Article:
Beyond Layoffs

When the economy showed signs of slowing a year ago, startups took steps like cutting out free lunches or scaling back office parties.

With the downturn accelerating, however, venture-backed companies have gotten more aggressive. In the past six months, at least two dozen have laid off employees, from online advertising company AdBrite to photovoltaic cell maker OptiSolar to T-shirt customization website Zazzle (see table). Those that kept staff have found other ways to scale back, such as overhauling benefit plans, renegotiating leases and cutting work hours.

Everything is on the table. These days, with follow-on funding increasingly difficult to secure, startups are finding that no savings is too small—and no cost-cutting idea too audacious—to warrant consideration.

“The mantra is we’re running our pencils down to the nubs, though we haven’t gotten to where we’re printing on two sides of the paper yet,” says Bill Loewenthal, CEO of Kiptronic, a provider of video ad delivery software. The San Francisco company, which raised $5.4 million in venture funding, has shaved expenses by doing everything from changing water cooler suppliers to downsizing its office space. The end result, Loewenthal says, is a reduction of 10% to 20% in operating costs.

Creative burn rate reduction ideas abound among VCs and portfolio company executives. Those who responded to an informal VCJ survey on cost-cutting strategies that don’t involve layoffs offered up suggestions ranging from the nickel-and-dime moves such as ditching the copier to serious six-figure savings generators, such as relocating staff abroad. Following are some of their approaches to cutting costs for salaries, space, supplies and other expenses.

Give stock, not cash

Several venture-backed companies are increasing the stock portion of’ compensation, while in return asking employees to pass up raises or accept reduced pay. Reducing cash salaries also enables startups to stay fully staffed.

“To avoid layoffs, some companies have offered their employees the ability to trade some of their cash compensation for additional stock grants,” says Jeff Karras, a general partner at Levensohn Venture Partners. Karras declined to specify companies, but Kevin Leu, a community relations manager for local business market site MerchantCircle, says his company is among those paying more in stock. The Los Altos, Calif.-based company, which raised $13.5 million from Rustic Canyon Partners, Scale Venture Partners, Steamboat Ventures and others, recently gave stock options as bonuses in lieu of cash incentives.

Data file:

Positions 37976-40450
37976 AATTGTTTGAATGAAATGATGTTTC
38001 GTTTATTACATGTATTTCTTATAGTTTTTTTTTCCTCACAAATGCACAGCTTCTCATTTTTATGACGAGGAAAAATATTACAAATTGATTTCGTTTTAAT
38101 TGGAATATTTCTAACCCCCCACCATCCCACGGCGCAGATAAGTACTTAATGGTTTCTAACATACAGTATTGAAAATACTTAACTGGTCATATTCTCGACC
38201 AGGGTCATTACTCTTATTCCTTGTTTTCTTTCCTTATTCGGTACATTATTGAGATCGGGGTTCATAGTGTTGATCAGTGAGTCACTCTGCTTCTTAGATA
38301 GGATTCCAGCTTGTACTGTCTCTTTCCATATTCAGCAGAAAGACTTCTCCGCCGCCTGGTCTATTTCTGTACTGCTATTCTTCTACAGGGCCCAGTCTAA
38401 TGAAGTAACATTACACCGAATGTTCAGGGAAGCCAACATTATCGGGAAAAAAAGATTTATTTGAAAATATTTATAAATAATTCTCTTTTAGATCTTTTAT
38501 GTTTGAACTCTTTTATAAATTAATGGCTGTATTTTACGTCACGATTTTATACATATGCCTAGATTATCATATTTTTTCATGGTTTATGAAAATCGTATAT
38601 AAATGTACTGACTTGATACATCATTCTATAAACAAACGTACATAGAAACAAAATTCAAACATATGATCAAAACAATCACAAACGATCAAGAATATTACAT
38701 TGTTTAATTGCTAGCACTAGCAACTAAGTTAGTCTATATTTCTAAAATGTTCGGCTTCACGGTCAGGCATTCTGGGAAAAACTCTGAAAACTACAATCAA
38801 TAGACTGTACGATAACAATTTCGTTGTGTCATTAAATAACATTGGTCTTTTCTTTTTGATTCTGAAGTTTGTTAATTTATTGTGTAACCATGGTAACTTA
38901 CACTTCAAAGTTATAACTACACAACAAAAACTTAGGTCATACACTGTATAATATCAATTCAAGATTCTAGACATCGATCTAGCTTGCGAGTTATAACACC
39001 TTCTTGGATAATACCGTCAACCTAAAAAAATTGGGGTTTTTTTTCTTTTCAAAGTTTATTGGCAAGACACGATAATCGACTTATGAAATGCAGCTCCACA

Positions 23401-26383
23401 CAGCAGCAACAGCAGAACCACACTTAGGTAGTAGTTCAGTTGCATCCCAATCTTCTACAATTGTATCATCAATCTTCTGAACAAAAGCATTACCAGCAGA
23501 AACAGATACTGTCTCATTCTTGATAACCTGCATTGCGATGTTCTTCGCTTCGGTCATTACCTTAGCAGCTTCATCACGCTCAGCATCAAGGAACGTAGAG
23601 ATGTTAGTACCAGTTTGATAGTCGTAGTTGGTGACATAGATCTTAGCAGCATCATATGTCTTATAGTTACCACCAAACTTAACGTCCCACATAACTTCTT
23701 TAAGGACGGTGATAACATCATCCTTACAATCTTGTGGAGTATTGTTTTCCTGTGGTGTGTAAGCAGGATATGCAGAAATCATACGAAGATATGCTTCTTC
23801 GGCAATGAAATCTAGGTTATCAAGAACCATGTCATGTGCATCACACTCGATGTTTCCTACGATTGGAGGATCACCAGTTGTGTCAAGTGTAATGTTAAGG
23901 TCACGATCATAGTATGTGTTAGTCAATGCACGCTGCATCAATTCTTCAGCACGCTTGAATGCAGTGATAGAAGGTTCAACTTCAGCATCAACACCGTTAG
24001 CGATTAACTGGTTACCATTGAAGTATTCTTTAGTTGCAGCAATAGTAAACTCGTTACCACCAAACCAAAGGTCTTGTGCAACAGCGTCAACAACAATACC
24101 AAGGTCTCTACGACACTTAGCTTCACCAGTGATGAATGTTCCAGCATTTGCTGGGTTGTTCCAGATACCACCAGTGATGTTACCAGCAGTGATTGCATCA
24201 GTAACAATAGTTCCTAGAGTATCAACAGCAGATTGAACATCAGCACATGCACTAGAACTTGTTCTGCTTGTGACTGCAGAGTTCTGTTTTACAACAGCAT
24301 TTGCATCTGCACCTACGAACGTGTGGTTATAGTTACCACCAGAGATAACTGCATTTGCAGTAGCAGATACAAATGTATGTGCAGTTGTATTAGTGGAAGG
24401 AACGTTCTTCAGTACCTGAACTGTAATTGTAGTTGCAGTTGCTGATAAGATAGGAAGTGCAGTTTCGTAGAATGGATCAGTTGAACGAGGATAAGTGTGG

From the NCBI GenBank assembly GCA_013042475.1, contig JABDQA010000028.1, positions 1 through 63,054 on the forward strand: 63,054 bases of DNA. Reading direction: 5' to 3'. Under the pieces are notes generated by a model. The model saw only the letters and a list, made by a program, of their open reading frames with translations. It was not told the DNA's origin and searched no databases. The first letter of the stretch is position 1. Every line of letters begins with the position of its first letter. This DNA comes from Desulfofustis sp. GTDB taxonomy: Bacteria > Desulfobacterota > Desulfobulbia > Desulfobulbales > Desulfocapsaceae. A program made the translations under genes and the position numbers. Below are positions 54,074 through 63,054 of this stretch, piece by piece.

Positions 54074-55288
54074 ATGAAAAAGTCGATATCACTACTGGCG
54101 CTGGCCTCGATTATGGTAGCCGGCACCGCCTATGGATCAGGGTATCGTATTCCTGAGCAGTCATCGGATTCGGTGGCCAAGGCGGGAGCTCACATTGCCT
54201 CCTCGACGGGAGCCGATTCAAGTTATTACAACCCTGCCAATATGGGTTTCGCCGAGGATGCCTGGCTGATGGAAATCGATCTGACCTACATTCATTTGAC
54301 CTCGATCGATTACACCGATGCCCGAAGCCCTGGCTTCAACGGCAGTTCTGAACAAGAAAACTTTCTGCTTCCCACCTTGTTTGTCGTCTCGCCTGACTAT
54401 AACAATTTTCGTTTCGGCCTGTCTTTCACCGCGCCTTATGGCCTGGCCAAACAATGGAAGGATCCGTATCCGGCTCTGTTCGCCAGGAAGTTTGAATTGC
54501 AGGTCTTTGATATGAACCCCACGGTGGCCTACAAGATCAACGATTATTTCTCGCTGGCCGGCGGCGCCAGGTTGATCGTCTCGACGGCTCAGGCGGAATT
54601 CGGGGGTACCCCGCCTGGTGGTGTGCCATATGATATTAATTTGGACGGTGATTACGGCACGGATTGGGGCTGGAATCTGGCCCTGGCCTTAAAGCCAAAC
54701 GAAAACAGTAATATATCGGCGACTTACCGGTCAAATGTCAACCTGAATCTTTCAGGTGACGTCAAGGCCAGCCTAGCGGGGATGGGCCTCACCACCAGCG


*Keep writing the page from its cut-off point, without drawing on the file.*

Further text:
Relocate some workers

Moving several Indian employees from the United States to an office in India for one year paid off handsomely for one OVP Venture Partners portfolio company, says Gerry Langeler, a managing director at OVP. The company has seen its cost per employee drop from $100,000 a year to about $24,000, which will add up to about $500,000 in savings this year alone, Langeler says.

The mantra is we’re running our pencils down to the nubs, though we haven’t gotten to where we’re printing on two sides of the paper yet.”

Bill Loewenthal

There is another bonus, too. Having the employees move and then come back actually accelerates the Green Card process from five years to three years, Langeler notes.

Cut hours

Another OVP company is offering employees the choice of a 20% salary reduction or taking one day of personal time off per week, though they still work the full week. Law firm Wilson Sonsini Goodrich & Rosati has endorsed this, and the move has reduced labor cost by 20%, Langeler says.

Kiptronic also saved money by cutting hours for administrative staff by about a quarter to 30 hours per week, Loewenthal says.

Pool providers

Scale matters to service providers. By pooling portfolio companies and negotiating bulk discounts, private equity investors have found they can save substantially on everything from health insurance to telecommunications to office supplies. At Irving Place Capital, a middle-market buyout shop, minority- and majority-owned companies take part in pooled discounts, says David Knoch, senior managing director.

Knoch estimates that typical savings range from 10% to 20% for each pooled offering. On the venture side, Safeguard Scientifics offers a legal and marketing services program to the 18 companies in its technology portfolio, says Managing Director Kevin Kemmerer.

Companies typically save $15,000 to $50,000 a month using Safeguard’s legal resources instead of going to an outside law firm, and $10,000 to $30,000 per month by eliminating in-house marketing expenditures, Kemmerer says.

Use high-deductible health plans

Health insurance costs have risen sharply over the past few years, and startups are feeling the pain. As a result, many have explored or instituted health plans that cover medical expenses only after employees pay a preset amount in out-of-pocket expenses.

To avoid layoffs, some companies have offered their employees the ability to trade some of their cash compensation for additional stock grants.

Jeff Karras